The Institute of Medicine, an independent nonprofit organization that provides advice to members of Congress and other decision makers on how to advance the nation’s health and health care, will hold a regional meeting Dec. 6 at Kane Hall on the University of Washington campus.
Christopher J.L. Murray, UW professor of global health and director of the Institute for Health Metrics and Evaluation, will give a public talk, “Global Burden of Disease: Implications for the United States,” from 4 to 5:30 p.m. To register, go to www.iom.edu/SeattlePublicReg.
Murray’s talk is a preview of the publication of a long-awaited study from the institute involving hundreds of researchers around the world. The Global Burden of Disease, Injuries, and Risk Factors 2010 Study, to be published in The Lancet on Dec. 14, will look at the biggest burden of disease for 21 regions and three time periods – 1990, 2005 and 2010. The results reveal substantial shifts during the past 20 years, including that more young adults than children are dying, and that there has been a rise in noncommunicable diseases such as obesity and diabetes.
Paul Ramsey, CEO of UW Medicine and dean of the UW School of Medicine, will also speak.
Since the 1970 inception of the Institute of Medicine, 53 UW faculty members have been elected.
The institute is the health arm of the National Academy of Sciences, which was chartered in 1863 and has expanded into what is collectively known as the National Academies, which in addition to the institute also include the National Academy of Engineering and the National Research Council.
Each year, more than 2,000 members and nonmembers volunteer their time, knowledge, and expertise to advance the nation’s health through the institute’s work.
University of Washington President Michael K. Young has instructed the university’s Office of Trademarks and Licensing to sever the university’s business relationship with Adidas.
Exhibits, weekend fun at the Burke Museum and an ensemble concert by the Chamber Singers and University Chorale highlight the week in campus arts.
The UW has the strongest sustainability performance in the Pac-12 according to a new rating system.
WWI Christmas Truce subject of Dec. 5 lecture || Winter weather on the way, UW has policies || Rob Corser among 30 ‘most admired educators’ in design
A public hearing is scheduled Nov. 29 concerning proposed amendments to rules for the University of Washington residence halls and family housing apartments.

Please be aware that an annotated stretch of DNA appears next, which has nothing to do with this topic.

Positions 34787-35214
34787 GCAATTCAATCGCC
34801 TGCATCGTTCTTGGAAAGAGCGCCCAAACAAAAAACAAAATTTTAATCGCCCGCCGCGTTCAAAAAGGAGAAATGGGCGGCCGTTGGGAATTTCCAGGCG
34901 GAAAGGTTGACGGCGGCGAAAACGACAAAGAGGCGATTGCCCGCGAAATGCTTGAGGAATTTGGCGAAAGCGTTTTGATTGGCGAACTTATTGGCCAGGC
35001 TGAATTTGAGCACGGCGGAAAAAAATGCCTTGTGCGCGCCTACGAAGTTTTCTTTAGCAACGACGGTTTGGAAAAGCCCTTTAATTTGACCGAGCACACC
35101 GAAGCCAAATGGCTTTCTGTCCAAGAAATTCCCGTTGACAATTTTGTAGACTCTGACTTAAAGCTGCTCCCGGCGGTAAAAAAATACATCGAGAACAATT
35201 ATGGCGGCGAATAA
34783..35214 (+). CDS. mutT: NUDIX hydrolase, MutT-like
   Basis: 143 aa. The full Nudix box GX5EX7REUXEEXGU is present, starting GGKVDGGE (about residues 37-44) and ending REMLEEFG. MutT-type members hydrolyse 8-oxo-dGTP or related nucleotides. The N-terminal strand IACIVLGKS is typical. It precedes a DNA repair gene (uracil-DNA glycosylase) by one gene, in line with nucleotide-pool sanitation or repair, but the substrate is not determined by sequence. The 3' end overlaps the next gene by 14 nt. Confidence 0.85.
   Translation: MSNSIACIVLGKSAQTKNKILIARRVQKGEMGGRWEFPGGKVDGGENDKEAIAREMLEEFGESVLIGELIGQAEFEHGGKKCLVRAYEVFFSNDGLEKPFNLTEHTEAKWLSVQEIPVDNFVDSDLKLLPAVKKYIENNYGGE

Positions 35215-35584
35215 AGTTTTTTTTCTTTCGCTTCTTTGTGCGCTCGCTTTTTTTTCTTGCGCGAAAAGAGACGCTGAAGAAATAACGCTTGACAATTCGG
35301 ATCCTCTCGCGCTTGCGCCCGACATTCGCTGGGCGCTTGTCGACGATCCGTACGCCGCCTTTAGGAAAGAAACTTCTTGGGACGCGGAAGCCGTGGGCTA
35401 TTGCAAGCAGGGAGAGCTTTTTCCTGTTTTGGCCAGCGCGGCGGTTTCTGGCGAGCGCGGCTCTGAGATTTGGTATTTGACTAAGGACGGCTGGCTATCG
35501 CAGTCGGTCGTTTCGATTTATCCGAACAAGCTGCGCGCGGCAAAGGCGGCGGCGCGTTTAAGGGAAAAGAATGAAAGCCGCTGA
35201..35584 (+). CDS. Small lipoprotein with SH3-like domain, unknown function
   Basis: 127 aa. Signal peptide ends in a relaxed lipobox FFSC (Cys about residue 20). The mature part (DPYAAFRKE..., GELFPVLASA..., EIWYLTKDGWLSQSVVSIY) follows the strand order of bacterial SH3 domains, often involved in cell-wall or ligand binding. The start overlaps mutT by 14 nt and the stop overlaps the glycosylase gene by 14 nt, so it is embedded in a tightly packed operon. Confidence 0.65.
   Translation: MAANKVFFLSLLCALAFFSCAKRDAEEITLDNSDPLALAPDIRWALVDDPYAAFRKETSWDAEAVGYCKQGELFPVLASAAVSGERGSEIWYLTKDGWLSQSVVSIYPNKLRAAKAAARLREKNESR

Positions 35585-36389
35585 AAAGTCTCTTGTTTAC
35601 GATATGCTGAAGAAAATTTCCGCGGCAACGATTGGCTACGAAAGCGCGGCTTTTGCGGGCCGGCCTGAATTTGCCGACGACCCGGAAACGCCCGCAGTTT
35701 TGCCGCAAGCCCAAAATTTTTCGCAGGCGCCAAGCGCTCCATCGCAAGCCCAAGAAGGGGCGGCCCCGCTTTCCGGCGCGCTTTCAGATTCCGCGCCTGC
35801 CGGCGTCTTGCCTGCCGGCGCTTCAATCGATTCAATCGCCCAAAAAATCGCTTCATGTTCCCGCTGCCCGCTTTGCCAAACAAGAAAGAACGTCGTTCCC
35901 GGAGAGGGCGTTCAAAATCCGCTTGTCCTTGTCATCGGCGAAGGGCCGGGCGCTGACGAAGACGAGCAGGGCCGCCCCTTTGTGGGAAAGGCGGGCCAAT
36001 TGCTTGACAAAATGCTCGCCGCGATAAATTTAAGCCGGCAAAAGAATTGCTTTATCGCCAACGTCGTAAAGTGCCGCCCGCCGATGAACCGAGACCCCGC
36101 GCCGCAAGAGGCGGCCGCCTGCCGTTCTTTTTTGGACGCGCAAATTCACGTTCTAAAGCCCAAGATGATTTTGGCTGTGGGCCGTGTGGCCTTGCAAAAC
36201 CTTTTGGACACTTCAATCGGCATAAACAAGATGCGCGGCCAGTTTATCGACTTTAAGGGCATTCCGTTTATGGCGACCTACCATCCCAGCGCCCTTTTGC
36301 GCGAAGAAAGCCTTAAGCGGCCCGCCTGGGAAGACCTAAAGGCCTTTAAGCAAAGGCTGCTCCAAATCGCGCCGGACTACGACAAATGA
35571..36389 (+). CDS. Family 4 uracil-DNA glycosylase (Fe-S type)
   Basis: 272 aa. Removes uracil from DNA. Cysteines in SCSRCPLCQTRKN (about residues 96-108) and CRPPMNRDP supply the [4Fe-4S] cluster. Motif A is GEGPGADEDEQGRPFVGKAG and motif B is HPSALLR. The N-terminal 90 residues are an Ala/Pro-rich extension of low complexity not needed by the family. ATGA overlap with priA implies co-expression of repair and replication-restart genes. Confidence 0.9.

Charter schools may be doing better at enrolling students with special needs than many believe, according to a new report by UW’s Center on Reinventing Public Education.
Studying the molecular basis of progressive muscle weakness may lead to therapies to prevent or reduce symptoms.
UW astronomers find that planets orbiting white and brown dwarfs are unlikely to be good candidates for sustaining life.
Joe Janes goes back to the fifteenth century and the work of Johannes Gutenberg for this installment in his series of podcasts, Documents that Changed the World.
Nelson, and several other School of Pharmacy alumni, were honored for their contributions to their profession, their patients and their community at large.
Art is on display this week at the School of Social Work and on sale at the School of Art. Plus, there’s ballet, drama, a concerto competition and a two-day conference on feminist art.
Nominations are due next month for many Awards of Excellence categories including a new award for teaching innovation.
UW audiologists blogging this week about work in Brazil || Information School holds 2012 Research Fair Thursday || Richard Catalano becomes American Academy of Social Work and Social Welfare Fellow || Public health association adopts water resolution written by UW students || Campus memorial for David Olson || Harry Bridges Center celebrates 20 years
In Bangladesh as elsewhere, women are empowered by working outside the home. But new research from the University of Washington shows such work can also increase the threat of domestic violence for some Bangladeshi wives. The study brings to light how the South Asian nation is seeing a change in relations within the household, with…